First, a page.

For most people, the word “diet” conjures up images of bland food, deprivation, and starvation.
But dietician Connie Gutterson claims that with her Sonoma diet, individuals can lose weight and still eat the food they enjoy. Guttersen believes that the key to long-term weight loss isn’t in depriving yourself of the foods you love, but eating the right amounts and the right kinds of food.
In order to create a more exciting meal plan, the Sonoma diet’s list of recommended food was chosen based on both nutritional value and flavor. While this may sound like a cakewalk, the Sonoma diet requires commitment to a rigidly structured meal plan and a complete overhaul of your food stocks, so dieters must be prepared for major changes. However, if you enjoy whole foods, berries and wine, this diet may be the one for you.
How it works
The Sonoma diet is one of the most simple and moderate of the recent wave of new American diets. It involves no calorie or carb counting and almost no food types are restricted. The diet is heavily influenced by Mediterranean cuisine, tinged with more modern Californian foods from the eponymous region. Fish, fruits, vegetables, whole grains and nuts all feature heavily on the menu, along with a list of ten so-called “power foods.” Though it has a rigid structure, the diet has a more casual feel than most diets. Instead of using traditional measurements, portions are controlled by plate sizes, and almost no food types are off-limits.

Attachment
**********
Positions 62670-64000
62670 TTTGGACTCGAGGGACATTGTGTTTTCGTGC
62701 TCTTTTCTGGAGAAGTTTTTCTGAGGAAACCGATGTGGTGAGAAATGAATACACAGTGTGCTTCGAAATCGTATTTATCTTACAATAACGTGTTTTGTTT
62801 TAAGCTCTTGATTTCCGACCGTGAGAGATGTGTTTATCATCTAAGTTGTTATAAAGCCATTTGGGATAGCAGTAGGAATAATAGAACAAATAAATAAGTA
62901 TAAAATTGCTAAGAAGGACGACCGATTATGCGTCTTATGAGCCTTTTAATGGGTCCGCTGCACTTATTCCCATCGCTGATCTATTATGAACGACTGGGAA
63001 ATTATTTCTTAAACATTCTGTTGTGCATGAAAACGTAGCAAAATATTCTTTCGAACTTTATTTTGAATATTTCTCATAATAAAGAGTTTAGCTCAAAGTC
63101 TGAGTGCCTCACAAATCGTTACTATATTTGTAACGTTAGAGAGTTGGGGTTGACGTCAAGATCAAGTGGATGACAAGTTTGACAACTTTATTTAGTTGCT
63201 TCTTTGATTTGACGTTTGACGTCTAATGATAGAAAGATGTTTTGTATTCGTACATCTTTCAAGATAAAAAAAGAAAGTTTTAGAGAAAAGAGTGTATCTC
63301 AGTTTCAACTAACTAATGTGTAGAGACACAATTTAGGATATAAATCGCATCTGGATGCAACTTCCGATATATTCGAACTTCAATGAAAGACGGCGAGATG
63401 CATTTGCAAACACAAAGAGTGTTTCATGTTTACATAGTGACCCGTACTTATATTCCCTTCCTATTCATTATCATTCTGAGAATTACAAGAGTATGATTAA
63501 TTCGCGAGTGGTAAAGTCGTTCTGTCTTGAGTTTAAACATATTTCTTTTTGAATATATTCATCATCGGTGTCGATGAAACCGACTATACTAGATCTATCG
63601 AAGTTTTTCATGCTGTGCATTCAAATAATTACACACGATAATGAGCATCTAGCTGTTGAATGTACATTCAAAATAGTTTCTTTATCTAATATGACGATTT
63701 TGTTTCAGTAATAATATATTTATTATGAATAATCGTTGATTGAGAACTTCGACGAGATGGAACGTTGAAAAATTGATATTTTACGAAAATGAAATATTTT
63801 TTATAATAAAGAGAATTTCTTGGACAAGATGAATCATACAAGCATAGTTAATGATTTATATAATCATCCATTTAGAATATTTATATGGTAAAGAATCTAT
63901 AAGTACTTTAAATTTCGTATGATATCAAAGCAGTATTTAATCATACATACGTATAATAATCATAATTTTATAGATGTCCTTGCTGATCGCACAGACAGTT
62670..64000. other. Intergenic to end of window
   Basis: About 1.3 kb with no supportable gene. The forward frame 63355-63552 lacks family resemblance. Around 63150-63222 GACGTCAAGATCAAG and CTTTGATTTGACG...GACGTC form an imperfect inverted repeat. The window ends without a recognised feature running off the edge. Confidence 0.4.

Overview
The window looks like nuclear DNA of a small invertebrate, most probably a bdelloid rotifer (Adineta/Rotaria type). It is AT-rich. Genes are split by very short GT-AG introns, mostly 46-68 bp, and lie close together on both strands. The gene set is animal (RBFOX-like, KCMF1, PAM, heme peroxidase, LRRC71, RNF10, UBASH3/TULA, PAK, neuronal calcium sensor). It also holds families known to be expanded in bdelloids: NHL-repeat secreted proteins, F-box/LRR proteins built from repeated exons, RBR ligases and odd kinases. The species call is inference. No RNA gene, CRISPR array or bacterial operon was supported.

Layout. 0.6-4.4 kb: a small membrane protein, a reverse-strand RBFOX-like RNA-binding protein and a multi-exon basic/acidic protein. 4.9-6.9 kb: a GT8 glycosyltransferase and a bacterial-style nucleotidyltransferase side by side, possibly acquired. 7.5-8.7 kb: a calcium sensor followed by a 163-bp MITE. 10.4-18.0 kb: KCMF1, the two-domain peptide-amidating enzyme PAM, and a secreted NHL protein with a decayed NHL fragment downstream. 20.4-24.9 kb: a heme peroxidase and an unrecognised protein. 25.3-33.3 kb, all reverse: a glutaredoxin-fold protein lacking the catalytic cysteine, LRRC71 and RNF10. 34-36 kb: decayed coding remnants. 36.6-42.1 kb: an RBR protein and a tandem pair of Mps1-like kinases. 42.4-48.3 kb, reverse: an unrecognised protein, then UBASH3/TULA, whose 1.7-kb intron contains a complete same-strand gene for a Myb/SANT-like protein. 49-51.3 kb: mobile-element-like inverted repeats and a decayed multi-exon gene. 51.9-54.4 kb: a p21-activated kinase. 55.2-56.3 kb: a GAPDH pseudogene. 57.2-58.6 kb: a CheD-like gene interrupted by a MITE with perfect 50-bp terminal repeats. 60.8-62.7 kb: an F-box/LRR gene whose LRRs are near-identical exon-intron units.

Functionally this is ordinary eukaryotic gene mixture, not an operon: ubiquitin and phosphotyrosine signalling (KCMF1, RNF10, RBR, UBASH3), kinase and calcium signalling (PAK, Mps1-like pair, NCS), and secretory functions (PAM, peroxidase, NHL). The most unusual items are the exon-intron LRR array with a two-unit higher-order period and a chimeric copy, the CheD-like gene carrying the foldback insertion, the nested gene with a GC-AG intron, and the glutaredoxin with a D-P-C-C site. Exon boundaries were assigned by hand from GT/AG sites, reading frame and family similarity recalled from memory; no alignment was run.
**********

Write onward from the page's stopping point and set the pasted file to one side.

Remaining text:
The Sonoma diet is split into three distinct phases – known as “waves” – each with their own set of meal plans and approved foods. The first is an induction phase, designed to ease you into your new dietary changes. Over 10 days, this wave seeks to wean dieters off any processed or high-fat foods they may normally eat. Bacon, sausage, potato chips, butter and white rice are all eliminated in favor of lean meats, eggs, olive oil, nuts and soba noodles.
According to Guttersen, this wave will help you become more mindful and aware of how and what you eat. It is also the phase that you should experience the most rapid weight loss, as well as a boost in energy levels.
The Sonoma diet’s second wave is similar to its predecessor, but is designed for a more long-term commitment. Like wave one, the recommended meal plan includes dozens of recipes ranging from salad to steak. An additional list of fruits, vegetables and sugar-free snacks, as well as a small daily measure of wine are introduced during this phase. It is recommended that dieters remain on this wave until their target weight has been reached.
The third wave is all about creating a stable long-term diet plan to ensure that you maintain your healthy weight. By this stage, you should no longer desire processed foods or hydrogenated fats, and be well adjusted to your fiber-rich, whole grain diet. This phase would be used to seek out your favorite healthy foods, like exotic and flavorful fruits and vegetables, while keeping sweets and treats to a minimum. You should also consider developing an exercise regime to avoid regaining those extra pounds.